A friend loaned me a copy of Chaim Potok's In the Beginning. I read it before she left town, and now I wish that I'd copied a few bits of dialogue before returning it. The novel is flawed in some ways, but it touched me, and there are parts that I wish I remembered in greater detail.
Since the book was published over thirty years ago, I don't think it's giving too much away to say that it's about an Orthodox Jewish boy who grows up to be a Bible scholar. Certain parts of David Lurie's intellectual development were achingly familiar to me: the first stirrings of doubt in a deeply religious soul; the joy of discovering a new way of reading the Bible; the fear of where it might lead. When David first begins to be convinced of the validity of the Documentary Hypothesis, he abandons his biblical studies and enrolls in a rabbinical program, hoping to find intellectual satisfaction in the study of Talmud. I remember a time in my life when I, too, was looking for something other than Bible to study -- something equally compelling, but less dangerous. In the end, I had to concede that nothing less dangerous could be so compelling. The study of the Bible appealed to me, and still does, because it touches on the origin of Who I Am and Where I Come From in ways that I still can't fully articulate. When David is asked why he insists on a career that will alienate him from friends and family, he struggles to explain his decision, but the reader, who has followed his story from the very beginning, understands. David has always loved studying the Bible, and he doesn't love it any less now that he has come to understand it differently. He has to go wherever it takes him.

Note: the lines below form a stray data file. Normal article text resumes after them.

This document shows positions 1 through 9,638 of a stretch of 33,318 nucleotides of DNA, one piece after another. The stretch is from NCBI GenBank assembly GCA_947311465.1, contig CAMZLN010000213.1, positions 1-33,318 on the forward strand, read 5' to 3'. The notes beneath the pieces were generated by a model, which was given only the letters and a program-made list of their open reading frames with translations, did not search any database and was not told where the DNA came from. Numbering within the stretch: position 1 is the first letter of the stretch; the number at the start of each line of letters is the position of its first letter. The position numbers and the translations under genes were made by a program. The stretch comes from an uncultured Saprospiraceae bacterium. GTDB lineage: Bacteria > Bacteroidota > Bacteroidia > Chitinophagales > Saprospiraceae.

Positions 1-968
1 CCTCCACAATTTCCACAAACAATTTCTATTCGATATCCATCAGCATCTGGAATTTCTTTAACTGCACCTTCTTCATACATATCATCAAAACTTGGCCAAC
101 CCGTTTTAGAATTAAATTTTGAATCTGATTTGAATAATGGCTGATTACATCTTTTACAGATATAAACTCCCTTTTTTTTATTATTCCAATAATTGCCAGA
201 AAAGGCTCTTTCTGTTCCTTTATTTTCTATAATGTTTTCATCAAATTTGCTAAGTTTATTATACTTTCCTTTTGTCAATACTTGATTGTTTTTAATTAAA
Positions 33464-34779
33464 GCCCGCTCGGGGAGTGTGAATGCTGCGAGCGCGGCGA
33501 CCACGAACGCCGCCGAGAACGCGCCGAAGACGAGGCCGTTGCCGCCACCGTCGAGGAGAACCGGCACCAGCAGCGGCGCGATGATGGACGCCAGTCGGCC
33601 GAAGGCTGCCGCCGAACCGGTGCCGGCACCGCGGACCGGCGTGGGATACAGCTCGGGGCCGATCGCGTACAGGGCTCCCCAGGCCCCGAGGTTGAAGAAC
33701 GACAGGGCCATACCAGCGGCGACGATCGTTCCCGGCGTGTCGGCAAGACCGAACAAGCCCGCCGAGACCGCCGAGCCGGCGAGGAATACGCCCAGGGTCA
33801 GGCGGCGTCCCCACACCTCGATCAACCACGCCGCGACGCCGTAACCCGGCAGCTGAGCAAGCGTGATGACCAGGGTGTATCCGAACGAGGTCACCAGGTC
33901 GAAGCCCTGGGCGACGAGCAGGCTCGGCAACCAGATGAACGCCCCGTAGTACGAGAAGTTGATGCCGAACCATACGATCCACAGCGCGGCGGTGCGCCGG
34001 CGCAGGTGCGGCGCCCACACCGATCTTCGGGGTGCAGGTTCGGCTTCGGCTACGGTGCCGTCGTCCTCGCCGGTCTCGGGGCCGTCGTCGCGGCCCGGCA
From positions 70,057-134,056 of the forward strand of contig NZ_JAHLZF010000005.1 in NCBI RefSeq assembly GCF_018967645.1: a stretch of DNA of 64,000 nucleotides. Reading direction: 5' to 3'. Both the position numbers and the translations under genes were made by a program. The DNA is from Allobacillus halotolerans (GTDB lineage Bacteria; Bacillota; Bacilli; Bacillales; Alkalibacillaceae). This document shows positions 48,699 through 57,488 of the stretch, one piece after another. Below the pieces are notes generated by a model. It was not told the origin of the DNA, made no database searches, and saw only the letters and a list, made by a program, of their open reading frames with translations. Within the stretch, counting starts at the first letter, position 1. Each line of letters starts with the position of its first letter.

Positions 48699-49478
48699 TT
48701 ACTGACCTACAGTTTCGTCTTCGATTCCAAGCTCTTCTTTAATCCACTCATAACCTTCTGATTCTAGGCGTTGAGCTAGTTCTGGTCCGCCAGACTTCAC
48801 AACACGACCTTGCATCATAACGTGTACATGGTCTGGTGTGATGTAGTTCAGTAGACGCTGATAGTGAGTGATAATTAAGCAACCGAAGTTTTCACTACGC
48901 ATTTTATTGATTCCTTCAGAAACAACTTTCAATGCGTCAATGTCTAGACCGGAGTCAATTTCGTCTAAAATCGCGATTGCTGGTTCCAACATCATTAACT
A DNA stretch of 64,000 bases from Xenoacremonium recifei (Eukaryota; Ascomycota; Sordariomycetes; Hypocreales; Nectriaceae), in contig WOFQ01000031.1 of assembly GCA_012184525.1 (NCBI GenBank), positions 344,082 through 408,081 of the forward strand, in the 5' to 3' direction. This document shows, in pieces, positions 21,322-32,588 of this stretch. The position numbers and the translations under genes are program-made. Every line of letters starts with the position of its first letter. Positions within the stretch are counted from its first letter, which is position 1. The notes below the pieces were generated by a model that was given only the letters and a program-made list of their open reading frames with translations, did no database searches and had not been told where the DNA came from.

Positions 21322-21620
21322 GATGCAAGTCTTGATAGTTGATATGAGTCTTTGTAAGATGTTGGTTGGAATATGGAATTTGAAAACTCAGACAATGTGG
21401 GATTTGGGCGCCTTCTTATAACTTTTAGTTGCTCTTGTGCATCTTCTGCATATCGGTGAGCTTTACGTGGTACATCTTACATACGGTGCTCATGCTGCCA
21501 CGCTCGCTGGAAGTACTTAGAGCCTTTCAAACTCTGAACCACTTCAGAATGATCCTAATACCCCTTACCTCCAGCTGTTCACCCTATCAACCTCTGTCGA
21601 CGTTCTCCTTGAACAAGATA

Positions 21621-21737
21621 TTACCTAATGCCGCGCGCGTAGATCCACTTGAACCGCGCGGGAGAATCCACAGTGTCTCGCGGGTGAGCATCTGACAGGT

Like many of Potok's characters, David is a genius. I am somewhat ashamed to say that at this point in my life I find geniuses exceedingly annoying, and only slightly less so when they are fictional. As much as I relate to David, I feel more of a kinship with his younger brother, Alex, who, as a child, slams shut a copy of The Adventures of Tom Sawyer, declaring "I hate it!" because it is above his reading level. All beginnings are hard, but they are harder when you aren't as bright as you would like to be. Some beginnings can seem to drag on forever.
These days I spend a great deal of time accomplishing very little, and I often worry that going into academia was a big mistake. Usually I worry that I'm not smart enough or talented enough to be successful, but in other, more sinister moments, I worry that I don't have passion I used to have. Then, once in a while, I read something that reminds me why I wanted to be a Bible scholar in the first place. Usually, it's a work of scholarship; sometimes it's a biblical text. Much more rarely, it's a work of fiction.